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February 24, 2013

It’s personal and business in GOP fight over Hagel

WASHINGTON — The fierce Republican opposition to President Barack Obama’s nomination of Chuck Hagel to be defense secretary is personal and business.

The nasty fight long has been seen as a proxy for the never-ending scuffles between the Democratic president and congressional Republicans, with barely any reservoir of good will between the White House and lawmakers, and the GOP still smarting over the November election results.

Barring any surprises, the drawn-out battle over Hagel’s nomination probably will end this coming week with his Senate confirmation. But his fellow Republicans have roughed him up.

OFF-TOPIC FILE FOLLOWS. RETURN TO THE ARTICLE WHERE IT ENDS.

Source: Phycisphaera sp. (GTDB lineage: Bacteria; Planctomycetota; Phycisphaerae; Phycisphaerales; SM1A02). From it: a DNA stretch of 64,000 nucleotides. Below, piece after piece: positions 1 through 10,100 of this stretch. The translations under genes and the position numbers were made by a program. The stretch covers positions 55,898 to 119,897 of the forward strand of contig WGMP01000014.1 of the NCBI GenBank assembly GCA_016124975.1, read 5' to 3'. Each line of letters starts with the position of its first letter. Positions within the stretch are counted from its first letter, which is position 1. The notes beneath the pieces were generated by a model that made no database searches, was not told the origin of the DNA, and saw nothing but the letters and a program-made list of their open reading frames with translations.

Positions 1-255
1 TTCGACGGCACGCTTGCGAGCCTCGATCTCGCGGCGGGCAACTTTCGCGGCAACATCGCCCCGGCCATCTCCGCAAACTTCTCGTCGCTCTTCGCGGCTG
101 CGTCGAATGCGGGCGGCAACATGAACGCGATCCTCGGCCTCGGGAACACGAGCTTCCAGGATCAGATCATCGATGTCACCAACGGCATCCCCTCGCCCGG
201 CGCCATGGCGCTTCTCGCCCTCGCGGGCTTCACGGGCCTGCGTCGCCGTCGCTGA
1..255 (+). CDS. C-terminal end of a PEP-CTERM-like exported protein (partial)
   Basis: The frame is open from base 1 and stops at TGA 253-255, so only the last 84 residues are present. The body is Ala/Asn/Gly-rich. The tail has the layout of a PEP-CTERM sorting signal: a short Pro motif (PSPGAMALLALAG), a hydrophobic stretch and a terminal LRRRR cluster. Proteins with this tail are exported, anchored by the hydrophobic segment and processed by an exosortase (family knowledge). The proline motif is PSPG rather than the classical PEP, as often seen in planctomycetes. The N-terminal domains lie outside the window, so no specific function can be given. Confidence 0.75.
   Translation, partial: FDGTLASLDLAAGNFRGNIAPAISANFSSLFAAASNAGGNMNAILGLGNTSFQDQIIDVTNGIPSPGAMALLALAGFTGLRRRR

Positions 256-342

A vote is expected on Tuesday.

In the weeks after Obama secured a second term, Republicans knocked out a presidential favorite, U.N. Ambassador Susan Rice, and dashed her secretary of state hopes over her widely debunked remarks about protests precipitating the assault on the U.S. diplomatic mission in Libya on Sept. 11.

Emboldened Republicans then set their sights on Hagel, whose GOP classification won him no points with the party.

The former two-term Nebraska senator was widely viewed as a political heretic. He disagreed with President George W. Bush over the Iraq war, stayed on the sidelines in the 2008 president race between Obama and the Republican nominee, Arizona Sen. John McCain, and endorsed fellow Vietnam veteran and former Democratic Sen. Bob Kerrey in last year’s Nebraska Senate race.

Republicans remember it well.

“There’s a lot of ill will toward Sen. Hagel because when he was a Republican, he attacked President Bush mercilessly, at one point said he was the worst president since Herbert Hoover, said the surge (of U.S. troops in Iraq) was the worst blunder since the Vietnam War, which is nonsense, and was anti-his own party and people,” McCain said in an interview on Fox News on the day Republicans stalled Hagel’s nomination.